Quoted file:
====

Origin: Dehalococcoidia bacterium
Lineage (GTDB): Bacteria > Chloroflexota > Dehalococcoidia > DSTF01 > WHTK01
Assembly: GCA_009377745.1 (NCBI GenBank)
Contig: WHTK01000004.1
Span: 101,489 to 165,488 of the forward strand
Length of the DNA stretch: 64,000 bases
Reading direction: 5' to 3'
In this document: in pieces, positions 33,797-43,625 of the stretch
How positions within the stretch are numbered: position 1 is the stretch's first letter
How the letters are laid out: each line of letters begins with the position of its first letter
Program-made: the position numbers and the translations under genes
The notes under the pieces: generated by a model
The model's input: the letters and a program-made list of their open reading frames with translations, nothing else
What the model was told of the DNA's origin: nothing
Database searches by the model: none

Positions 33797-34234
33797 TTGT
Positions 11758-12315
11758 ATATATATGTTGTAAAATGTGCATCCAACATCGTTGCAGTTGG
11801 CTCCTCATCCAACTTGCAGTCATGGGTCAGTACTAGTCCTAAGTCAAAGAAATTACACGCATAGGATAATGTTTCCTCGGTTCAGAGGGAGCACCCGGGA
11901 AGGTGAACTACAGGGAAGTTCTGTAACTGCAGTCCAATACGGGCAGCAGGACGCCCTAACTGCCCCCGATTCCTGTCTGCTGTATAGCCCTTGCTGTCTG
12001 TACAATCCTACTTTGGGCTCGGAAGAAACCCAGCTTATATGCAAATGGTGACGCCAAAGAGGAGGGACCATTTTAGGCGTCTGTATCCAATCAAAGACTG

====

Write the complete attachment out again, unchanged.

Origin: Dehalococcoidia bacterium
Lineage (GTDB): Bacteria > Chloroflexota > Dehalococcoidia > DSTF01 > WHTK01
Assembly: GCA_009377745.1 (NCBI GenBank)
Contig: WHTK01000004.1
Span: 101,489 to 165,488 of the forward strand
Length of the DNA stretch: 64,000 bases
Reading direction: 5' to 3'
In this document: in pieces, positions 33,797-43,625 of the stretch
How positions within the stretch are numbered: position 1 is the stretch's first letter
How the letters are laid out: each line of letters begins with the position of its first letter
Program-made: the position numbers and the translations under genes
The notes under the pieces: generated by a model
The model's input: the letters and a program-made list of their open reading frames with translations, nothing else
What the model was told of the DNA's origin: nothing
Database searches by the model: none

Positions 33797-34234
33797 TTGT
Positions 11758-12315
11758 ATATATATGTTGTAAAATGTGCATCCAACATCGTTGCAGTTGG
11801 CTCCTCATCCAACTTGCAGTCATGGGTCAGTACTAGTCCTAAGTCAAAGAAATTACACGCATAGGATAATGTTTCCTCGGTTCAGAGGGAGCACCCGGGA
11901 AGGTGAACTACAGGGAAGTTCTGTAACTGCAGTCCAATACGGGCAGCAGGACGCCCTAACTGCCCCCGATTCCTGTCTGCTGTATAGCCCTTGCTGTCTG
12001 TACAATCCTACTTTGGGCTCGGAAGAAACCCAGCTTATATGCAAATGGTGACGCCAAAGAGGAGGGACCATTTTAGGCGTCTGTATCCAATCAAAGACTG